Much has been made of Thursday's remark by Lt. Gen. William Wallace, commander of U.S. Army forces in the Persian Gulf. Talking about the fierce and guerrilla-style resistance of Iraqi militia groups, Wallace said, "The enemy we're fighting is a bit different than the one we war-gamed against."
In fact, however, militia fighters did play a crucial role in a major war game designed to simulate combat in Iraq—but the Pentagon officials who managed the game simply disregarded or overruled the militias' most devastating moves.
The war game, which was called Millennium Challenge 02, took place over three weeks last July and August. Planned over a two-year period, at a cost of $250 million, the game involved 13,500 personnel from all four services—Army, Navy, Air Force, Marines—who waged mock war in 17 simulation locations and nine live-force training sites. The scenario envisioned a war in a fictitiously named Persian Gulf country that resembled Iraq.
The objective was to test (and, if all went well, to validate) a set of new combat theories based less on massive force and more on speed, agility, highly accurate weapons, and supremely coordinated command and control. These theories—known as "military transformation" and "effects-based operations"—would serve as the underlying strategy of the real war against the real Iraq that's happening now. (Read this.)
Officially, the war game was a great success; the theories were proven sound. However, on Aug. 12, as the game was winding to a close, a retired three-star U.S. Marine Corps general named Paul Van Riper wrote an e-mail to some of his friends, casting grave doubt on this conclusion.
Pentagon war games pit "Red Force" (simulating the enemy) against "Blue Force" (the United States). In this war game, as in many war games over the years, Van Riper played the Red Force commander. In his e-mail (which was promptly leaked to the ArmyTimes then picked up, though in much less detail, by the Guardian and the Washington Post), Van Riper complained about Millennium Challenge 02, writing that, "Instead of a free-play, two-sided game … it simply became a scripted exercise." The conduct of the game did not allow "for the concepts of rapid decisive operations, effects-based operations, or operational net assessment to be properly assessed. … It was in actuality an exercise that was almost entirely scripted to ensure a Blue 'win.' "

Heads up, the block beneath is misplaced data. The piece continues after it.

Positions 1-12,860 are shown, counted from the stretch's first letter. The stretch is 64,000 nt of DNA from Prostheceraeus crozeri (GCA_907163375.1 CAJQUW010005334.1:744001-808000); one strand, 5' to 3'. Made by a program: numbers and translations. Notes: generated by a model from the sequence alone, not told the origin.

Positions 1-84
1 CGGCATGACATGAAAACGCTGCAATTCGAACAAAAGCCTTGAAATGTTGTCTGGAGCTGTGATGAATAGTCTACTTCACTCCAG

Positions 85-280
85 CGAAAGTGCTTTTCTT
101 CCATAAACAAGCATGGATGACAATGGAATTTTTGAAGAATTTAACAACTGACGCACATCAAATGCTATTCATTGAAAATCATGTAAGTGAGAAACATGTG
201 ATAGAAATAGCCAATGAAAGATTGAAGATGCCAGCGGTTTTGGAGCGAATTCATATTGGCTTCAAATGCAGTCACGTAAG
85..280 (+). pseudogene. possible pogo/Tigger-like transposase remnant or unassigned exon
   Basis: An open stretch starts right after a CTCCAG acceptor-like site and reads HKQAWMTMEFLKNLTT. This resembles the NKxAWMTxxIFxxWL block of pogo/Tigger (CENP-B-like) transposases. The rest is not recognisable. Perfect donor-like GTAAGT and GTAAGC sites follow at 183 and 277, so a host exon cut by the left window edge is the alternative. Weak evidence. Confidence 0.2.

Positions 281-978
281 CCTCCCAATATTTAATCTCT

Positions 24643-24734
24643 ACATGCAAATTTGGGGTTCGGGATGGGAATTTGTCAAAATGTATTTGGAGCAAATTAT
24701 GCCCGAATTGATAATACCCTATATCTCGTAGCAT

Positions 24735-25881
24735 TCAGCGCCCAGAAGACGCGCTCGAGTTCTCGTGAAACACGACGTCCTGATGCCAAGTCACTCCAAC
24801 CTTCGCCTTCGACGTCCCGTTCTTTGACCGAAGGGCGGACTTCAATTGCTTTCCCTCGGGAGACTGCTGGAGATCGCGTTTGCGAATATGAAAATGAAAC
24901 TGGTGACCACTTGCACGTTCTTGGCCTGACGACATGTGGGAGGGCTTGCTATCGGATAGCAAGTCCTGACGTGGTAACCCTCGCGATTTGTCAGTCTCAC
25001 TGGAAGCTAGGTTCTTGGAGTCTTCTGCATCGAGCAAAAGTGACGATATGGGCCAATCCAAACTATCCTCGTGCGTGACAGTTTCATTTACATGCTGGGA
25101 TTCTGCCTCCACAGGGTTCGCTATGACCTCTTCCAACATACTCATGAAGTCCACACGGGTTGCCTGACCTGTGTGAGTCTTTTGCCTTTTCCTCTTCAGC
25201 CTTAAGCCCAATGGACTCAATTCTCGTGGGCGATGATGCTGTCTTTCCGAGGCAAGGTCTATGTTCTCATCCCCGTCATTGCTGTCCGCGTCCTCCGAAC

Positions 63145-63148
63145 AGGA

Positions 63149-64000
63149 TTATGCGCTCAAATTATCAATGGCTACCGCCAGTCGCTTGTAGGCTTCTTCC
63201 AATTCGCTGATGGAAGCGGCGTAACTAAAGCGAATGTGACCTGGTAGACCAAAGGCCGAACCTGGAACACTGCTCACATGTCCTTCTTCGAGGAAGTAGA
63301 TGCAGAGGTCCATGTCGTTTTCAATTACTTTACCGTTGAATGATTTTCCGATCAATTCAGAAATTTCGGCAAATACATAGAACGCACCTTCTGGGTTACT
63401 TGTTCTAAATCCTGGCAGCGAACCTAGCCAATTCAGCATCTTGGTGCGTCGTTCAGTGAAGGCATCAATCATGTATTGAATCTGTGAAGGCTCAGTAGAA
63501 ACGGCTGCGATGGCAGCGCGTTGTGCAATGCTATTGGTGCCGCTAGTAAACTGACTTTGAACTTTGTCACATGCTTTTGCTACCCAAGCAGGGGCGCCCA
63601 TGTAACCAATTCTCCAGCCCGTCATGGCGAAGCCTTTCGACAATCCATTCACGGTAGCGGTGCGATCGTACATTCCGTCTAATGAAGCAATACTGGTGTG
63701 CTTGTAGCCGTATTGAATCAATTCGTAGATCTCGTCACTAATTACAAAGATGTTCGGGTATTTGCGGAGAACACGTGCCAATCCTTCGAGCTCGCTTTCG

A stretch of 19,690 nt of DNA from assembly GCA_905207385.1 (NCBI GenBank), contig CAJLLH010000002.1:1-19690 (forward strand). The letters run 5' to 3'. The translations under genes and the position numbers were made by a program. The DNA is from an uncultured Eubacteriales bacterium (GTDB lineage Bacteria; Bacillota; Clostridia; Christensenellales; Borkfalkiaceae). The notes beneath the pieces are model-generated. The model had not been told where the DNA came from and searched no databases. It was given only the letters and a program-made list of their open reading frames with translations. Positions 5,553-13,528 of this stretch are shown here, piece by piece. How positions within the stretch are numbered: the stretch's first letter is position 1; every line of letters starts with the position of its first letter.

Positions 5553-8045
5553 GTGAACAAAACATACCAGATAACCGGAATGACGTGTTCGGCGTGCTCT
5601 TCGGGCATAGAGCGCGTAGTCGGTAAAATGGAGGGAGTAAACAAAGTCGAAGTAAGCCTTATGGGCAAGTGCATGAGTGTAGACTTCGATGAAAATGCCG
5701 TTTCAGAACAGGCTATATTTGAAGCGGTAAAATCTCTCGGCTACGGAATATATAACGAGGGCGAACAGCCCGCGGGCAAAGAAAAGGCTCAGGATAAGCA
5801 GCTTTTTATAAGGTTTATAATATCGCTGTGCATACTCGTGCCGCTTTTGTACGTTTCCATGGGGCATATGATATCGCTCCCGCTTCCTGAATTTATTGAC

For instance—and here is where he displayed prescience—Van Riper used motorcycle messengers to transmit orders to Red troops, thereby eluding Blue's super-sophisticated eavesdropping technology. He maneuvered Red forces constantly. At one point in the game, when Blue's fleet entered the Persian Gulf, he sank some of the ships with suicide-bombers in speed boats. (At that point, the managers stopped the game, "refloated" the Blue fleet, and resumed play.) Robert Oakley, a retired U.S. ambassador who played the Red civilian leader, told the Army Times that Van Riper was "out-thinking" Blue Force from the first day of the exercise.
Yet, Van Riper said in his e-mail, the game's managers remanded some of his moves as improper and simply blocked others from being carried out. According to the ArmyTimes summary, "Exercise officials denied him the opportunity to use his own tactics and ideas against Blue, and on several occasions directed [Red Force] not to use certain weapons systems against Blue. It even ordered him to reveal the location of Red units."
Finally, Van Riper quit the game in protest, so as not to be associated with what would be misleading results. As he explained in his e-mail, "You don't come to a conclusion beforehand and then work your way to that conclusion. You see how the thing plays out." He added, somewhat ominously in retrospect, "My main concern was we'd see future forces trying to use these things when they've never been properly grounded in any sort of an experiment."
The Army Times quoted some game managers who disputed Van Riper's version of events. However, it also quoted a retired colonel who was familiar with the game and supportive of the theories being tested. "I don't have a problem with the ideas," the colonel said. "I do have a problem with the fact that we're trying to suggest somehow that we've validated them, and now it's time to pay for them."